Current issues of ACP Journal Club are published in Annals of Internal Medicine


Biliary scintiscan had high sensitivity and specificity for predicting pathologic findings in the common bile duct


ACP J Club. 2000 Sept-Oct;133:65. doi:10.7326/ACPJC-2000-133-2-065

Source Citation

Mathur SK, Soonawalla ZF, Shah SR, Goel M, Shikare S. Role of biliary scintiscan in predicting the need for cholangiography. Br J Surg. 2000 Feb;87:181-5. [PubMed ID: 10671924]



In patients with symptomatic gallstone disease, can biliary scintiscan predict the presence of pathologic findings in the common bile duct (CBD)?


A blinded comparison of scintiscan and ultrasonography alone or combined with clinical or standard criteria (history of jaundice or acute pancreatitis, elevated serum bilirubin and alkaline phosphatase levels, and visualization of a stone or presence of dilated bile ducts on ultrasonography) and modified criteria (jaundice within the past 3 mo, elevated serum bilirubin and alkaline phosphatase levels, and visualization of a stone or presence of dilated bile ducts on ultrasonography).


A tertiary referral center in Bombay, India.


75 consecutive patients (mean age 46 y, 61% women) with symptomatic gallstone disease. Patients with acute cholecystitis, acute pancreatitis, or cholangitis were excluded.

Description of tests and diagnostic standard

Biliary scintigraphy was done using intravenous injection of 5 µCi 99mTc-radio-labeled mebrofenin with a recording at baseline and at 1 and 2 hours. Reading of recordings was blinded using predetermined criteria (standard and modified) for pathologic findings in the CBD. Positive ultrasonographic criteria were visualization of a CBD stone, presence of intrahepatic bile duct dilatation, or common hepatic duct or CBD size > 7 mm. The diagnostic standard was endoscopic or preoperative cholangiography; if calculi were found, endoscopic sphincterotomy or open surgical exploration of the CBD was done.

Main outcome measures

Sensitivity and specificity of features of biliary scintiscan, ultrasonography, and clinical criteria for predicting pathologic findings in the CBD.

Main results

Sensitivity and specificity for biliary scintiscan alone and combined with ultrasonography were high (Table). The sensitivity and specificity of other features or parameters are listed in the table.


Sensitivity and specificity for biliary scintiscan alone and combined with ultrasonography were high.

Source of funding: Not stated.

For correspondence: Dr. S.K. Mathur, 3rd Floor, Assistant Dean’s Bungalow, Dr. S.S. Rao Road, Bombay, 400 012, India. FAX 91-22-413-3435.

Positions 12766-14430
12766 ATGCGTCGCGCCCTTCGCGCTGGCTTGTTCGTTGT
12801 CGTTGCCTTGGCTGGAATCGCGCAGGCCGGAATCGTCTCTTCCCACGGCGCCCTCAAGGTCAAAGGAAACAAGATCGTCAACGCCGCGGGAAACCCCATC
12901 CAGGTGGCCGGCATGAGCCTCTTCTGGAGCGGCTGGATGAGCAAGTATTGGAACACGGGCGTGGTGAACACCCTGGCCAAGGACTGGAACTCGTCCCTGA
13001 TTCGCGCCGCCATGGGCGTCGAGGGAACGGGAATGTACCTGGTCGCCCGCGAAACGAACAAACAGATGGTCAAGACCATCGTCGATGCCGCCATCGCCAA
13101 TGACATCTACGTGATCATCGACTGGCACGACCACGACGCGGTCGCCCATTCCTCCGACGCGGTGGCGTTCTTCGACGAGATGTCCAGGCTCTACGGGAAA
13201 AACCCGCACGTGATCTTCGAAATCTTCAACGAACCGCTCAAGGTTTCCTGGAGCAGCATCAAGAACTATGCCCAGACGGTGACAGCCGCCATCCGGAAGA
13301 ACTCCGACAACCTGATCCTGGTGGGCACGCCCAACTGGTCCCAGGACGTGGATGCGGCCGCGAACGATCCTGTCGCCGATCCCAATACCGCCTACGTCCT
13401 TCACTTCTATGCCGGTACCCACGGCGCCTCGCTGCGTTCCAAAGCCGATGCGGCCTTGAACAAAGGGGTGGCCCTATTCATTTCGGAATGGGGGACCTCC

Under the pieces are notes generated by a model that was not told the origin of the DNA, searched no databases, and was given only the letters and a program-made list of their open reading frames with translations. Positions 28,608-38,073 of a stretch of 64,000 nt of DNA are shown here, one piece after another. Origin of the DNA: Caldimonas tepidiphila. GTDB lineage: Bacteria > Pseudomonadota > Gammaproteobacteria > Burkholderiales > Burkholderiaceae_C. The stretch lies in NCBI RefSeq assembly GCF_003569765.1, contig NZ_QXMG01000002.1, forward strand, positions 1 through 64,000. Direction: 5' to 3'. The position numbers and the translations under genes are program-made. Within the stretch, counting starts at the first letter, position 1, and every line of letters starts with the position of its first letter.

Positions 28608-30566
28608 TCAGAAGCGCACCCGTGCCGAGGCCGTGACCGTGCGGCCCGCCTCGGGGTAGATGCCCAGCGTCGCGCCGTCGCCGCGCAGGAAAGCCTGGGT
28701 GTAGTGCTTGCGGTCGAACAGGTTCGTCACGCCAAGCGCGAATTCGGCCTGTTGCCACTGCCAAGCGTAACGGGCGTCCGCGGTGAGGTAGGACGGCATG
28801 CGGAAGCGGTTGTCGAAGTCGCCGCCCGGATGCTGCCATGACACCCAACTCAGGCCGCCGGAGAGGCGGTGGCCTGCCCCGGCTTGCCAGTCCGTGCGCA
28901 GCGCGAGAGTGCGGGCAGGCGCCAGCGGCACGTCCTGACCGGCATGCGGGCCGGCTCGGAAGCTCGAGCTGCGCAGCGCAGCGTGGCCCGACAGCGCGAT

Table. Diagnostic findings and tests for predicting common bile duct (CBD) pathology in patients with symptomatic gallstone disease*

Diagnostic findings and tests Sensitivity Specificity +LR -LR
Abnormal findings on biliary scintigraphy 93% 94% 15 0.07
CBD > 9 mm with ultrasonography 63%† 100%† Infinity 0.4
CBD stone with ultrasonography 46%† 100%† Infinity 0.5
Abnormal bile duct with ultrasonography 67%† 96% 17 0.3
All standard criteria combined 89% 48%† 1.7 0.23
Modified standard criteria 89% 71%† 3 0.2
Ultrasonography and scintiscan 96% 98% 48 0.04

*Likelihood ratios defined in Glossary and calculated from data in article.
†Statistically different when compared with biliary scintigraphy (P ≤ 0.05)


Cholangiography is considered the diagnostic standard in detecting CBD stones. Endoscopic retrograde and perioperative (intraoperative) cholangiography are 2 widely used methods. Both, however, are invasive and entail some risk. Finding a noninvasive or risk-free method of confirming or excluding CBD stones has always been frustrating. Mathur and colleagues have evaluated biliary scintigraphy and other noninvasive methods and criteria. Biliary scintigraphy was found to be superior to many of the noninvasive criteria used by the authors.

The best use of biliary scintigraphy to diagnose choledocolithiasis is probably in patients at high risk for cholangiography-related complications and with low probability for choledocolithiasis. In such patients, more information is needed to justify the risks and costs of cholangiography, especially if experts who can do the procedures are not readily available.

Potential criticisms of the study include a lack of clearly stated patient inclusion criteria, a lack of clearly stated criteria for biliary obstruction as seen on scintigraphy, and a methods section that requires several readings to be understood. Finally, all of the tests evaluated are highly operator dependent. Individual expertise should be considered when deciding to apply the results of this study.

The authors have re-explored and given new life to a widely available, safe, and relatively inexpensive tool. They are to be commended. Their results should spur others to further investigate the use of biliary scintigraphy.

William B. Silverman, MD
University of Iowa Hospitals and Clinics
Iowa City, Iowa, USA